Hungry elephants look for food in Sri Lanka landfill

Rummaging through heaps of trash, elephants in eastern Sri Lanka look for pieces of wilted vegetable to eat.

They're unaware that the plastic they sometimes pick-up might kill them.

A landfill site in the town of Ampara was created about a decade ago and is one of three garbage areas located next to a wildlife protection zone.

The smell draws in dozens of elephants and other wild animals every day.

P.H. Kumara of the Gal-oya farmers union says the rubbish is fatal for them:

"There is no proper plan or a system for this. Local government institutions have established landfills on the border of the wildlife protection zones. Once that is done the wild elephants and other wild animals who eat the rubbish die."

The government is digging trenches around the dump to ward away the elephants.

They also want to keep the large animals away from the town, where they've been known to destroy crops, property, and even people.

It's a shaky co-existence between the villagers and the wild animals.

Local environmental groups say 361 elephants died last year, mostly because of humans.

While human deaths from elephants range from 20 to 80 a year.

There are around 7,500 wild elephants in Sri Lanka.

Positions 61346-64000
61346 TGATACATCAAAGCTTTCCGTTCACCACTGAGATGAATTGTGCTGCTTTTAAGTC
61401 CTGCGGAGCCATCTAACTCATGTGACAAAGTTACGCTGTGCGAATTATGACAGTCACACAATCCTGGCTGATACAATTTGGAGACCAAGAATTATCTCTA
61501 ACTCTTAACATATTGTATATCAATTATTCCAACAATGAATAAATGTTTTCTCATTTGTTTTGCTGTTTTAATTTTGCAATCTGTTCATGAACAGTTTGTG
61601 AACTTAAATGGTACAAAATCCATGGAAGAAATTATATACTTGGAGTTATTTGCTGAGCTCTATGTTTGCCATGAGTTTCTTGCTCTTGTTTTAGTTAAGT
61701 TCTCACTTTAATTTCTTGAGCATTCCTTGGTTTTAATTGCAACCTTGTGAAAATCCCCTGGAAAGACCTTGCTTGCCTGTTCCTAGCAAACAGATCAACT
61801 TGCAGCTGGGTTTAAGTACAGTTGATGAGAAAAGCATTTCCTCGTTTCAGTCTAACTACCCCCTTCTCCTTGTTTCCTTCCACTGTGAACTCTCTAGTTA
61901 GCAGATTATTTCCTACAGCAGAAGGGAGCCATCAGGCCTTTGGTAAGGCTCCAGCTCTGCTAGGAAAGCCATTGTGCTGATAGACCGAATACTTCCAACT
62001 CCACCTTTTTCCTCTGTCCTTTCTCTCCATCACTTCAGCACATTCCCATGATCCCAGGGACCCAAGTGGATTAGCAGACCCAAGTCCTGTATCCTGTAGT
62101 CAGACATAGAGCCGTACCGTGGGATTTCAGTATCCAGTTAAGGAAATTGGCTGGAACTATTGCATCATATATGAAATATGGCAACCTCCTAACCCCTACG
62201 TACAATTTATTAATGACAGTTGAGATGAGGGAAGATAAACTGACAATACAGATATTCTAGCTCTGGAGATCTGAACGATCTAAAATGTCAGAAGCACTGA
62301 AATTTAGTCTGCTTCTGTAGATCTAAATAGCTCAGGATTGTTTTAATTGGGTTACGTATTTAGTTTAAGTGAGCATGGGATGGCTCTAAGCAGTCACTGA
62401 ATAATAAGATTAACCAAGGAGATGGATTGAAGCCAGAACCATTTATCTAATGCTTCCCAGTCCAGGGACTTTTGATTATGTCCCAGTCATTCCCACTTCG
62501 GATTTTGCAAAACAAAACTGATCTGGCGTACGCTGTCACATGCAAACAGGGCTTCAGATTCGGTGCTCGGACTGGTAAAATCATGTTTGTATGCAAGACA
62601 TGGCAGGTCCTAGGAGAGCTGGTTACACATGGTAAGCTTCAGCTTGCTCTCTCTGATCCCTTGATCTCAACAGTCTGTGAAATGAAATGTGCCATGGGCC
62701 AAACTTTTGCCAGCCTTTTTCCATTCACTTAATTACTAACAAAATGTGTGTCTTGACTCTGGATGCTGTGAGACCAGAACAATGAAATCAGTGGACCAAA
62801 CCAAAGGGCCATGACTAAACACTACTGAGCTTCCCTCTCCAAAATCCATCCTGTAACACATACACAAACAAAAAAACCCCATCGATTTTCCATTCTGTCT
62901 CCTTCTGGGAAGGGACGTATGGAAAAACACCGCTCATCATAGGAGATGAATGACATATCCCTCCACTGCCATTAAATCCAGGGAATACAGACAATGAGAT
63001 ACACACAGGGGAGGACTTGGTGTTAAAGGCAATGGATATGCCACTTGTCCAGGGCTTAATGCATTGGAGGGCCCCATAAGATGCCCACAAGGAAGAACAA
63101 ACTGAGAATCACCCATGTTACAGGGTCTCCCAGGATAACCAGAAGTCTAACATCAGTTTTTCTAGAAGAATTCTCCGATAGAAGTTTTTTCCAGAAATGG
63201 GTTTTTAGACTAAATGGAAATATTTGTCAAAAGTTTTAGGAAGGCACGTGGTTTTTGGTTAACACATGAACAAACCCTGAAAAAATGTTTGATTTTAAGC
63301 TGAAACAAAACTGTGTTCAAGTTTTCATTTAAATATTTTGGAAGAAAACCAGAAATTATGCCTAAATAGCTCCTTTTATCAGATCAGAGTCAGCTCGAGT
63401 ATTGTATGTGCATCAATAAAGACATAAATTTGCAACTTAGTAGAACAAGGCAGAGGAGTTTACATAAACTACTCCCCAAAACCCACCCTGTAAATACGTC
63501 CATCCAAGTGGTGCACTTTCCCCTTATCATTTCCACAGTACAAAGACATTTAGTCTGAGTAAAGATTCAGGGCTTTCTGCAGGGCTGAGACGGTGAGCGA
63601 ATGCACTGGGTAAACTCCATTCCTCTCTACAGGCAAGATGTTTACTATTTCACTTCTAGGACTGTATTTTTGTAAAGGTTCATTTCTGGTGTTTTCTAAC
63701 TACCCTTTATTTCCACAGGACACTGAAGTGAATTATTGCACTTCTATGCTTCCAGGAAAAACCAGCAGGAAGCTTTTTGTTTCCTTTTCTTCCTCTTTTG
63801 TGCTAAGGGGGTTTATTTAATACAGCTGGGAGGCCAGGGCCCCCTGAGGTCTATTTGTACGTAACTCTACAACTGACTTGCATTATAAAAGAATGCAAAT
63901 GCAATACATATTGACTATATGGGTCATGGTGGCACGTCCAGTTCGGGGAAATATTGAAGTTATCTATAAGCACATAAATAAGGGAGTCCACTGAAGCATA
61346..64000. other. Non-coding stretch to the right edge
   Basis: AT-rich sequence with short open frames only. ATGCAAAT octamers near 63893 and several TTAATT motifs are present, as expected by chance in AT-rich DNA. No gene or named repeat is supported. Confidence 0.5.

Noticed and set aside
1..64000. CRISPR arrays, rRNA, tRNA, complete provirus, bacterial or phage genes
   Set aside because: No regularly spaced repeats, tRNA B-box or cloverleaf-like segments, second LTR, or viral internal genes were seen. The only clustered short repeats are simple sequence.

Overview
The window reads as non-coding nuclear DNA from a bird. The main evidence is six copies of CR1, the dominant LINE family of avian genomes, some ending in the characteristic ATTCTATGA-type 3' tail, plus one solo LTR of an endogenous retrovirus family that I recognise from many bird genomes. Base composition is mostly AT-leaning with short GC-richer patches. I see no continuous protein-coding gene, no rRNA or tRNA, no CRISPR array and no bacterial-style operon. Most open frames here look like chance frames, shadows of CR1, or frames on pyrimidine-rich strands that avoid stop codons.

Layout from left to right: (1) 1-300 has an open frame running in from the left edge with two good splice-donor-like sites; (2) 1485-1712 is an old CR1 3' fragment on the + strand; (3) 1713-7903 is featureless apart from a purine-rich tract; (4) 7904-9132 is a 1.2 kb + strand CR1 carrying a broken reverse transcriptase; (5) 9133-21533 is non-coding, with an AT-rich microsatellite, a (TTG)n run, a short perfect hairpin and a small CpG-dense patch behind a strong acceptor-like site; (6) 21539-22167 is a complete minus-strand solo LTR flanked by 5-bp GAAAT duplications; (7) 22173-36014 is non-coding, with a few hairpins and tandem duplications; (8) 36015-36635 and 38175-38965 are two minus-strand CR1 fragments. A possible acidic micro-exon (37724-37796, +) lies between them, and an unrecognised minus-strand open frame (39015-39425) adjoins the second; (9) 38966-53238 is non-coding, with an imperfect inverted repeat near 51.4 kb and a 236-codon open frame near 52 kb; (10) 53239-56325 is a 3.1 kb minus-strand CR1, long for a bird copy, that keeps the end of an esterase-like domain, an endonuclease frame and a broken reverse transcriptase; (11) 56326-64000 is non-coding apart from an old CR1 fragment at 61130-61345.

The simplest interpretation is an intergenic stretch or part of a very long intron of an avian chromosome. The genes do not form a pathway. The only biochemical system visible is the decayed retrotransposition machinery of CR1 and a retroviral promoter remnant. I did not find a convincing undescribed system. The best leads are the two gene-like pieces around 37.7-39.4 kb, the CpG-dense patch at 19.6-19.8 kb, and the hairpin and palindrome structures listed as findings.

Video Transcript

REPORTER: Rummaging through heaps of trash, elephants in eastern Sri Lanka look for pieces of wilted vegetable to eat. They're unaware that the plastic they sometimes pick up might kill them. A landfill site in the town of Ampara was created about a decade ago, and is one of three garbage areas located next to a wildlife protection zone. The smell draws in dozens of elephants and other wild animals every day. P.H. Kumara of the Gal-oya farmers union says the rubbish is fatal for them.

NARRATOR: There is no proper plan or a system for this. Local government institutions have established landfills on the border of the wildlife protection zones. Once that is done, the wild elephants and other wild animals who eat the rubbish die.

REPORTER: The government is digging trenches around the dump to ward away the elephants. They also want to keep the large animals from the town, where they've been known to destroy crops, property, and even people. It's a shaky coexistence between the villagers and the wild animals.

Local environmental groups say 361 elephants died last year, mostly because of humans, while human deaths from elephants range from 20 to 80 a year. There are around 7,500 wild elephants in Sri Lanka.